This vignettes demontrates the `mediation()`

-function in **sjstats**. Before we start, we fit some models, including a mediation-object from the *mediation*-package, which we use for comparison with *brms*.

```
library(sjstats)
library(mediation)
library(brms)
# load sample data
data(jobs)
set.seed(123)
# linear models, for mediation analysis
b1 <- lm(job_seek ~ treat + econ_hard + sex + age, data = jobs)
b2 <- lm(depress2 ~ treat + job_seek + econ_hard + sex + age, data = jobs)
# mediation analysis, for comparison with brms
m1 <- mediate(b1, b2, sims = 1000, treat = "treat", mediator = "job_seek")
```

```
# Fit Bayesian mediation model
f1 <- bf(job_seek ~ treat + econ_hard + sex + age)
f2 <- bf(depress2 ~ treat + job_seek + econ_hard + sex + age)
m2 <- brm(f1 + f2 + set_rescor(FALSE), data = jobs, cores = 4)
```

`mediation()`

is a summary function, especially for mediation analysis, i.e. for multivariate response models with casual mediation effects.

In the model *m2*, *treat* is the treatment effect, *job_seek* is the mediator effect, *f1* describes the mediator model and *f2* describes the outcome model.

`mediation()`

returns a data frame with information on the *direct effect* (median value of posterior samples from treatment of the outcome model), *mediator effect* (median value of posterior samples from mediator of the outcome model), *indirect effect* (median value of the multiplication of the posterior samples from mediator of the outcome model and the posterior samples from treatment of the mediation model) and the *total effect* (median value of sums of posterior samples used for the direct and indirect effect). The *proportion mediated* is the indirect effect divided by the total effect.

The simplest call just needs the model-object.

```
mediation(m2)
#>
#> # Causal Mediation Analysis for Stan Model
#>
#> Treatment: treat
#> Mediator: job_seek
#> Response: depress2
#>
#> Estimate HDI (90%)
#> Direct effect: -0.04 [-0.11 0.03]
#> Indirect effect: -0.02 [-0.04 0.00]
#> Total effect: -0.05 [-0.13 0.02]
#>
#> Proportion mediated: 28.14% [-79.57% 135.86%]
```

Typically, `mediation()`

finds the treatment and mediator variables automatically. If this does not work, use the `treatment`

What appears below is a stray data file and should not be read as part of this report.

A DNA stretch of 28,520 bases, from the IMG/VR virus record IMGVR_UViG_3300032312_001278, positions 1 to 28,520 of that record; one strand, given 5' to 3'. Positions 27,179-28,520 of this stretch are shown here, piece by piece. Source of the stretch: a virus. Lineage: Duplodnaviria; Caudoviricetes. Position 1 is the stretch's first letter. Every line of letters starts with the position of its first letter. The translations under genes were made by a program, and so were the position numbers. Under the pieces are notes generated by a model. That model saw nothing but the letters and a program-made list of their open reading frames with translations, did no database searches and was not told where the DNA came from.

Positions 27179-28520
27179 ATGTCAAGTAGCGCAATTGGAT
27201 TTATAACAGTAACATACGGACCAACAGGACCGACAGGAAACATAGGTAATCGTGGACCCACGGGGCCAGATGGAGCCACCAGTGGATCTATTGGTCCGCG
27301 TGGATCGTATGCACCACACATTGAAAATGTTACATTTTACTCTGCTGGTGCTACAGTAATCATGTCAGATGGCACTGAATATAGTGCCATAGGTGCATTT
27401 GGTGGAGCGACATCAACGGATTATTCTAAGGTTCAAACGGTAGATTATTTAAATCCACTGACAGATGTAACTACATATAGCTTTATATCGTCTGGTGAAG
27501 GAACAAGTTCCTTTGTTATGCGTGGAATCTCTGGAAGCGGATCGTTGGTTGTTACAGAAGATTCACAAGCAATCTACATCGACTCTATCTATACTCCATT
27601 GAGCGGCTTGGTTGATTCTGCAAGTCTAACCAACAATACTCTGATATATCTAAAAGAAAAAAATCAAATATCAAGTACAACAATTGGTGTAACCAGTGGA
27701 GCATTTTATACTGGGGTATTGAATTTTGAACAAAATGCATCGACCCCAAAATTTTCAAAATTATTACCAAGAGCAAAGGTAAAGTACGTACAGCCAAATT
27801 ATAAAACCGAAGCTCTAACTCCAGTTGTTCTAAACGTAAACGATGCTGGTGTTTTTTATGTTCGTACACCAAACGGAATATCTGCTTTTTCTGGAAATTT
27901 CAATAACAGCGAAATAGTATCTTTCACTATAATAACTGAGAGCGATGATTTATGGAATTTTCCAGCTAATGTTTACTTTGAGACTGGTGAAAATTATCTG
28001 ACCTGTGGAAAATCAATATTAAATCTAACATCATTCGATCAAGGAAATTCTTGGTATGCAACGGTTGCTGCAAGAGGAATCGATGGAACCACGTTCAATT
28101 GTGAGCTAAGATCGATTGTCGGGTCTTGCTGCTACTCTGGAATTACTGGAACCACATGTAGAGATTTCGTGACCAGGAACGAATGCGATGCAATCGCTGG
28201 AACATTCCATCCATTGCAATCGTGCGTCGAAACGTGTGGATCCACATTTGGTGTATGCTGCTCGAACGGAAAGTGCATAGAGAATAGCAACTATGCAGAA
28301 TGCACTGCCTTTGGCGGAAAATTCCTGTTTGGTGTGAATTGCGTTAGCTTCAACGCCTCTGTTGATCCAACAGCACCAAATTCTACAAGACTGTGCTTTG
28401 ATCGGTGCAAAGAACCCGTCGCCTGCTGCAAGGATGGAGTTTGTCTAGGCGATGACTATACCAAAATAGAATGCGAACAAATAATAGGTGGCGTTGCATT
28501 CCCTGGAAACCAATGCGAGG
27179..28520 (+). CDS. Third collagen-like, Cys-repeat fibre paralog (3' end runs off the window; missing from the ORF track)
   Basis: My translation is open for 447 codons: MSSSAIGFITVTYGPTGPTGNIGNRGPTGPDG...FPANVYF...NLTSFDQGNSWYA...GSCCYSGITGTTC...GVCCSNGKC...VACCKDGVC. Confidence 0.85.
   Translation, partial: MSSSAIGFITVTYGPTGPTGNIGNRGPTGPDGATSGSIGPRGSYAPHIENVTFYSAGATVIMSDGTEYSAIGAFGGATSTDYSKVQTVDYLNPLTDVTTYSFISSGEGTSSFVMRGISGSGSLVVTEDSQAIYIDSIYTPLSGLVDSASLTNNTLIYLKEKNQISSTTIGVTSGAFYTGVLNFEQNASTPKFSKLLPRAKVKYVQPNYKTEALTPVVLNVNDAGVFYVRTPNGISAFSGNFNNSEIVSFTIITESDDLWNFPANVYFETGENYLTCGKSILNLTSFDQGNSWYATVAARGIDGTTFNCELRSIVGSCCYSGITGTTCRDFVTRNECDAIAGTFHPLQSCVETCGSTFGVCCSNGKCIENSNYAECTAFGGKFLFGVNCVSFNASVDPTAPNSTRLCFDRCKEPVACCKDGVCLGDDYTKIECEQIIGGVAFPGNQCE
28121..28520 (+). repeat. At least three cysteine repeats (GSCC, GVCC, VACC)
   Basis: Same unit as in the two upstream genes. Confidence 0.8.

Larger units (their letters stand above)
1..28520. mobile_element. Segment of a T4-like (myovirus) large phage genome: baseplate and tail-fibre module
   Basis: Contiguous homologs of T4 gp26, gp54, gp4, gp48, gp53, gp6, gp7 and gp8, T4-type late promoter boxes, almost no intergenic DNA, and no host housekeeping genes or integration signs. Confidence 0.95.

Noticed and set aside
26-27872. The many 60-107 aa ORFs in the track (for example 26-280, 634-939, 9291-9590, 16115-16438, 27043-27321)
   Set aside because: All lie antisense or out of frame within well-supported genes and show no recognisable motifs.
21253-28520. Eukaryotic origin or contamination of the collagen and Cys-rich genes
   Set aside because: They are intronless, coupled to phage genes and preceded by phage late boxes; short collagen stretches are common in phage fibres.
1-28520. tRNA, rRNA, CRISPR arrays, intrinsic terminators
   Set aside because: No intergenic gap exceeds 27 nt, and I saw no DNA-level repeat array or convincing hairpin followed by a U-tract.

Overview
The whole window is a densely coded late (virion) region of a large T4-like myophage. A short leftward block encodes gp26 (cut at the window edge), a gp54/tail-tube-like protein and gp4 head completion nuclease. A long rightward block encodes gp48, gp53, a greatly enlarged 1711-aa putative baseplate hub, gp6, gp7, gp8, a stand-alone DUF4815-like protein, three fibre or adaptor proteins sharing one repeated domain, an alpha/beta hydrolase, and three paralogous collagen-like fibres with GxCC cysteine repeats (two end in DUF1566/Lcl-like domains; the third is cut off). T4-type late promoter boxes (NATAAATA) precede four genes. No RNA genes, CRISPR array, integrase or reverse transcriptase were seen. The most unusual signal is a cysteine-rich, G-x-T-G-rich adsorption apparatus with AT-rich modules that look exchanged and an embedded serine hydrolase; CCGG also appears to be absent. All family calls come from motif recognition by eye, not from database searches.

and `mediator`

arguments to specify the related variable names. For all values, the 90% HDIs are calculated by default. Use `prob`

to calculate a different interval.

Here is a comparison with the *mediation* package. Note that the `summary()`

-output of the *mediation* package shows the indirect effect first, followed by the direct effect.

```
summary(m1)
#>
#> Causal Mediation Analysis
#>
#> Quasi-Bayesian Confidence Intervals
#>
#> Estimate 95% CI Lower 95% CI Upper p-value
#> ACME -0.0157 -0.0387 0.01 0.19
#> ADE -0.0438 -0.1315 0.04 0.35
#> Total Effect -0.0595 -0.1530 0.02 0.21
#> Prop. Mediated 0.2137 -2.0277 2.70 0.32
#>
#> Sample Size Used: 899
#>
#>
#> Simulations: 1000
mediation(m2, prob = .95)
#>
#> # Causal Mediation Analysis for Stan Model
#>
#> Treatment: treat
#> Mediator: job_seek
#> Response: depress2
#>
#> Estimate HDI (95%)
#> Direct effect: -0.04 [-0.12 0.04]
#> Indirect effect: -0.02 [-0.04 0.01]
#> Total effect: -0.05 [-0.15 0.03]
#>
#> Proportion mediated: 28.14% [-178.65% 234.94%]
```

If you want to calculate mean instead of median values from the posterior samples, use the `typical`

-argument. Furthermore, there is a `print()`

-method, which allows to print more digits.

```
mediation(m2, typical = "mean", prob = .95) %>% print(digits = 4)
#>
#> # Causal Mediation Analysis for Stan Model
#>
#> Treatment: treat
#> Mediator: job_seek
#> Response: depress2
#>
#> Estimate HDI (95%)
#> Direct effect: -0.0395 [-0.1244 0.0450]
#> Indirect effect: -0.0158 [-0.0400 0.0086]
#> Total effect: -0.0553 [-0.1482 0.0302]
#>
#> Proportion mediated: 28.5975% [-178.1953% 235.3902%]
```

As you can see, the results are similar to what the *mediation* package produces for non-Bayesian models.

Bürkner, P. C. (2017). brms: An R package for Bayesian multilevel models using Stan. Journal of Statistical Software, 80(1), 1-28